As a physiotherapist within the community team I work with patients to help them return home following a hospital admission or work to keep people at home preventing such events. I work daily with patient to return to tasks and hobbies that they hold close to their heart that allows them to live a happy and fulfilling life.

I like working with patient achieving their personal goals that they identify as things that enhance their day to day life.

A few things we need as a team are an in depth handover between all the team members to discuss the plans for the day ahead and as a way to focus our efforts in the areas that are most urgent. Communication within our team is key.

Monitor my caseload to allow me to offer the best service I can to my patients.

I look forward to visiting my patient that are motivated to return to the tasks they enjoy.

Late afternoon when our team is back in the office and we can discuss the great things that our patients have done.

Anytime it is raining and we are unable to do things outside with our patients.

A challenging part of my day is prioritising ,y workload while on duty, AS this is a response type job role we have to change our schedules frequently to keep up with the demand to our service.

Within CRS we work with OT, assistant practitioners, support workers, social workers, district nurses, GP, hospital staff and patients and patient famalies

One of my best experiences is when as a team we helped a lady who was unable to walk following a hip # Return to getting on the bus and into town to meet her close friends for coffee that has been a regular part of her life for many years.

Find out more about Physiotherapist jobs on Health Education England‘s website Health Careers

 

A Day in the life of ………ahps-day-9.png.

A Therapy Assistant

In The Integrated Care Team:  Community Rehabilitation

 

Hello my name is Joanne Burns and I am a Therapy Assistant.

Working with Patients and their families in the community to carryout home exercise plans, mobility practice as well as tasks of daily living and personal care. To support patient to be as independent as possible. Delivery and fitting of equipment in patients homes and advising patents and families of the correct procedures/techniques on how to use equipment safely under direction of Occupational Therapists and Physiotherapists and Assistant Practitioners.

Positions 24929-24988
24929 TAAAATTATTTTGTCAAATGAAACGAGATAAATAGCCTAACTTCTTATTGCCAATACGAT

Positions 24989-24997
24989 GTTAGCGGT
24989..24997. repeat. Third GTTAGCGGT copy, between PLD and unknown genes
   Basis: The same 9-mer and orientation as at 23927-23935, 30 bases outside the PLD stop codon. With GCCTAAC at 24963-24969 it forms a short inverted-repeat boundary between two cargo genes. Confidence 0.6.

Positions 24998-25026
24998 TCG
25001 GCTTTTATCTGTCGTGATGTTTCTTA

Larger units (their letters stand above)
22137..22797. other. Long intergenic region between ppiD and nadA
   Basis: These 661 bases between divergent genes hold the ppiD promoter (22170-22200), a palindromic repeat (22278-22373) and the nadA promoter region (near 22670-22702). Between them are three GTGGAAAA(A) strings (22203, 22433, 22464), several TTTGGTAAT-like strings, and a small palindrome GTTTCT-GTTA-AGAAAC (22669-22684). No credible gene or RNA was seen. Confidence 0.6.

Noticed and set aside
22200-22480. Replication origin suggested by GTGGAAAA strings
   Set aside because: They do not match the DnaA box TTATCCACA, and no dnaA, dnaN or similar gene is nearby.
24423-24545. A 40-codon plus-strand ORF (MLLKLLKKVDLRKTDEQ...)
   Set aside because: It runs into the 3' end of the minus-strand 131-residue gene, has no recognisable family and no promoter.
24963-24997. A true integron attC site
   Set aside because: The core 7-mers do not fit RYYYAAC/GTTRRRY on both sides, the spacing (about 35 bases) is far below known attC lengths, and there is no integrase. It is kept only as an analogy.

Being able to accompany Occupational Therapists and Physiotherapists on visits to assess patients.

Enabling patients to regain their independence and being able to see the progress they have made along the way.

We need to be organised as well as able to work in a fast paced environment. We need Rota, diary, work board, mobile phone, and good IT skills as well as good communication with team members.

Check the work board and look on EMIS for changes to Patients care needs.

Working with the team and the fact we are always learning new skills and ways of working.

We work with patients to achieve their goals.

When key working and there are lots of changes to the work for the Health Care Professional’s.

Or if they need advice about a patient we do not usually see on our work and we do not know information about the person or during times we are short staffed and have a heavy work load and feel we can’t give patients more time.

OT’s PT’s AP’s unseduced and district nursing teams HCP’s.

When a patient is successfully discharged from the service after achieving their goals.

ahps-day-12.jpgA Day in the life of ……….

A Community Paediatric Dietitian

 

Hello, my name is Sophie. I’m a Community Paediatric Dietitian for Cumbria Partnership Foundation Trust. I have been working as a dietitian for two years now. I moved into the speciality of paediatrics 1 year ago. Each day starts at 8:30, however, what I do day to day changes so I thought I would give you an idea of my role.

I see a variety of different cases. Patients will be referred in from the GP, Health Visitor or Consultant. The majority of my case load is babies who have been diagnosed with cows’ milk protein allergy (CMPA). Other cases include; multiple allergies, faltering growth, restrictive diets, constipation and weight management.

The majority of the time I will see families in an out-patient clinic. These can be very busy but it’s a great feeling at the end of the appointment to know that you have helped. I also do school or home visits and I have been working on different ways to review patients which fit around busy family lifestyles, for example, setting up telephone clinics.

I thoroughly enjoy holding group education sessions, for example, CMPA group sessions which I run alongside a Health Visitor. These allow parents to discuss their experiences and give us time to go over allergy management, alternative dairy products and a tasting session (which is a hit or miss, vegan cheese is not always well accepted!).